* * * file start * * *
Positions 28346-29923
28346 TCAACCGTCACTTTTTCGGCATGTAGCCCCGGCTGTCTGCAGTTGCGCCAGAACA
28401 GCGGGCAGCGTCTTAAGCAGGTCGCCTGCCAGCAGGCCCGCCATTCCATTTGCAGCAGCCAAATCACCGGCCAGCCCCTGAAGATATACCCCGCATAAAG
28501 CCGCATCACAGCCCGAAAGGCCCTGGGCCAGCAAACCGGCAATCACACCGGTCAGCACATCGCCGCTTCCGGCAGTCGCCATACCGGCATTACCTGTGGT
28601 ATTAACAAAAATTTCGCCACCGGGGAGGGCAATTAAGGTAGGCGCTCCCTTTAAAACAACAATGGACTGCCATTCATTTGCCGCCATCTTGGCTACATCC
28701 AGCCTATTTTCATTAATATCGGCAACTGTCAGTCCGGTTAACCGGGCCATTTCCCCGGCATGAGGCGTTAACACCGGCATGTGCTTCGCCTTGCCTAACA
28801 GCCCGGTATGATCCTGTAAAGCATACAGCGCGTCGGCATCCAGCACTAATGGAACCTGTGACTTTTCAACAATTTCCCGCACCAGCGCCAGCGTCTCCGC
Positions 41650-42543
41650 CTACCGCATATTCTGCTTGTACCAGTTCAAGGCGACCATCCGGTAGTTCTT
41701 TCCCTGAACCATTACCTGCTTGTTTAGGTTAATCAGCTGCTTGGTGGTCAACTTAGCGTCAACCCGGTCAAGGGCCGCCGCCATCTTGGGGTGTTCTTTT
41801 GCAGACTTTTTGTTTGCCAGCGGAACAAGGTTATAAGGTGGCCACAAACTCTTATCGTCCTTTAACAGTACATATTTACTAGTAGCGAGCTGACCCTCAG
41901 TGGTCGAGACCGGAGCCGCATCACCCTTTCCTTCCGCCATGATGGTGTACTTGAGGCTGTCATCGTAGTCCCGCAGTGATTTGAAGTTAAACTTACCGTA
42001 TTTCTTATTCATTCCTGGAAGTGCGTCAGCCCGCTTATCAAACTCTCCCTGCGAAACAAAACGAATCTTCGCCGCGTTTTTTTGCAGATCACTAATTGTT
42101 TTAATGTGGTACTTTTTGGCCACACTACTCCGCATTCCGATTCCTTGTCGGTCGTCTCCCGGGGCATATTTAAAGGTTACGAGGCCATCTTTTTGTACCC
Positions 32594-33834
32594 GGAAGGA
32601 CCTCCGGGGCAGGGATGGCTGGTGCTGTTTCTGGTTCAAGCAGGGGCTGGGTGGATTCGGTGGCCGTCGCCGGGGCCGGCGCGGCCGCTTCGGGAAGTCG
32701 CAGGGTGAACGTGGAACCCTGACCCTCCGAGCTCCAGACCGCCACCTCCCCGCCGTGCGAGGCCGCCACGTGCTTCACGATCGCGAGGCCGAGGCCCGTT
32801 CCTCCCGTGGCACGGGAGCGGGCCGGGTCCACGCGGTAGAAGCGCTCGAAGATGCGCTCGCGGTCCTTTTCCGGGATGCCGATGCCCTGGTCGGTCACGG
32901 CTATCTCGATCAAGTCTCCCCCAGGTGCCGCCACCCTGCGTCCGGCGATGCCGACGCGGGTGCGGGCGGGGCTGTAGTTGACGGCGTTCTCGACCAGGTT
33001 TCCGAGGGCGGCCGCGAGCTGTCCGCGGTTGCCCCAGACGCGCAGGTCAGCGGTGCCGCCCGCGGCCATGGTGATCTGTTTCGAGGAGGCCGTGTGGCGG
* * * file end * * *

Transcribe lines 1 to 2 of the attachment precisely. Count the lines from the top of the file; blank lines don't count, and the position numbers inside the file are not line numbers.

Positions 28346-29923
28346 TCAACCGTCACTTTTTCGGCATGTAGCCCCGGCTGTCTGCAGTTGCGCCAGAACA